Infant Intestinal Blockage and Severe Constipation Birth Disorder Symptoms

What It Could Mean

In some cases, children who have cerebral palsy will occasionally experience intestinal blockage as a result of inappropriate diet intake. The muscles in the body do not work properly due to abnormal brain function. As a result, this can lead to constipation. Unfortunately, children who have cerebral palsy have a high risk of experiencing constipation and a bowel obstruction.  If your child was born with cerebral palsy, it may have been due to a medical professional’s negligence. Discuss your options for filing a lawsuit and getting the compensation you deserve.

Before you assume that it is cerebral palsy, you should first look for any additional symptoms. Some of the more common symptoms of CP include:

Dangerous Health Condition: Cystic Fibrosis

Cystic fibrosis (CF) is a medical condition that can adversely affect the digestive system and lungs and can be life-threatening to infants. It is important to diagnose and address this condition as soon as possible. An infant with CF may display signs of severe constipation, and trouble digesting food properly. You may also notice foul-smelling greasy stool.

Additional symptoms of cystic fibrosis include:

  • Poor growth
  • Wheezing
  • Difficulties with breathing
  • Skin tastes like salt
  • Chronic coughing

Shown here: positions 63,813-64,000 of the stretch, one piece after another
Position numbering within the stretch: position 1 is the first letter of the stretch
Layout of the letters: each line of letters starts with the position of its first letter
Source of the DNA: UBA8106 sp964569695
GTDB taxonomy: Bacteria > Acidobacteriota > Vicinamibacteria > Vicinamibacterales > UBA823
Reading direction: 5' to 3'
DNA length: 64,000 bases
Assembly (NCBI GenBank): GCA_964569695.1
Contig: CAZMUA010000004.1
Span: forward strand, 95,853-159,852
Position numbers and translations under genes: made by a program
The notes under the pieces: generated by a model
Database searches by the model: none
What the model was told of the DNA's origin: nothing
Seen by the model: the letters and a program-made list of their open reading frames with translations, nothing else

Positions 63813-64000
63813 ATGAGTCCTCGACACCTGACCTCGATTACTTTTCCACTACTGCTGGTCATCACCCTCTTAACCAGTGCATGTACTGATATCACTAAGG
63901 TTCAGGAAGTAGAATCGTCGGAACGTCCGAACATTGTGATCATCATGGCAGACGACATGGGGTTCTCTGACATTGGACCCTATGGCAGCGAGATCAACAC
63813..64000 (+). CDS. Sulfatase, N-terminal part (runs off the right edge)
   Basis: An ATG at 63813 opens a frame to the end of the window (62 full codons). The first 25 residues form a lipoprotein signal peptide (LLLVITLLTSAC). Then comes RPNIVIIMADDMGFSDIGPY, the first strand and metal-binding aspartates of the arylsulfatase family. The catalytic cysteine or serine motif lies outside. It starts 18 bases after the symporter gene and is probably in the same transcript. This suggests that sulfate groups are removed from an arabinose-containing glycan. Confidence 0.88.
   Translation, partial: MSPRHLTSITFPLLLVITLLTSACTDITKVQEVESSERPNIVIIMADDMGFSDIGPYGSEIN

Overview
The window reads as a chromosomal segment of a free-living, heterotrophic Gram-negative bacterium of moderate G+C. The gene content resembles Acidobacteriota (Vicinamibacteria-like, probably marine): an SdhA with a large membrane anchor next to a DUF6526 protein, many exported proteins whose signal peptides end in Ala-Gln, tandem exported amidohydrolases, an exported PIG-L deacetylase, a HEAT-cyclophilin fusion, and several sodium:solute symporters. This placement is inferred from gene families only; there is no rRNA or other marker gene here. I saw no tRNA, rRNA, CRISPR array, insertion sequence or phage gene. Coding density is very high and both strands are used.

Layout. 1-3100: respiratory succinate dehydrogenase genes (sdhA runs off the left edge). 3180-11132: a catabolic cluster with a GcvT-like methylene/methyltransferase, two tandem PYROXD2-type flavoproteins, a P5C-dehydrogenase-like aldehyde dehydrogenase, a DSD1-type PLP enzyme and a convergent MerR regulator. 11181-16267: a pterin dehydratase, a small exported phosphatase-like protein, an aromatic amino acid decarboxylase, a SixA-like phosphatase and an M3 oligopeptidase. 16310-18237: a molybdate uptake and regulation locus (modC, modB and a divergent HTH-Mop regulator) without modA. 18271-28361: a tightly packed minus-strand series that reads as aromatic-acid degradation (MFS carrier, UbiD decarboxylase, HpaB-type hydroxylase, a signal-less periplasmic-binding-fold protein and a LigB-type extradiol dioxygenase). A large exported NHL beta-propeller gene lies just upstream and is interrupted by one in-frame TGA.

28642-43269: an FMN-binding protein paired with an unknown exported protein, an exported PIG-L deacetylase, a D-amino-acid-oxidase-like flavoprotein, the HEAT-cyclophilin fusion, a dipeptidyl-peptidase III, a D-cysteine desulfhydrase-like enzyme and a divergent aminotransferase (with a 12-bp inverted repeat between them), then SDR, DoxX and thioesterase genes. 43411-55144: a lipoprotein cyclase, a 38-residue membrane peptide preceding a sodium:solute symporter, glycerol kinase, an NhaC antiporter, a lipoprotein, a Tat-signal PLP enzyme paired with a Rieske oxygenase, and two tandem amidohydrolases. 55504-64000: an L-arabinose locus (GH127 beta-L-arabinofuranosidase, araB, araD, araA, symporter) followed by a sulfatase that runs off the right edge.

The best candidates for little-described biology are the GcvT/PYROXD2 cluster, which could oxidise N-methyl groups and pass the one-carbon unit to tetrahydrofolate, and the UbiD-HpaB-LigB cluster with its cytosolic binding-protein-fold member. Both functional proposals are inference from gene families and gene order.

Beware of Medication

It is possible that your child’s constipation is due to a side effect from a prescribed medication.  This is why it is important to contact your child’s doctor to discuss this possibility before worrying that your child has another problem.

In some cases, constipation may not be due to a birth disorder but instead, come as a direct result of intolerance to lactose in food. For that reason, you may want to give your child lactose-free milk. Sometimes, constipation occurs as a result of genetic inheritance. Essentially, your child may be predisposed to this problem. If your family has a history of constipation, it is important to discuss this with your child’s doctor so that your child can be further evaluated.

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Rae S, Editor

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Elena Amato Borrelli, Expert

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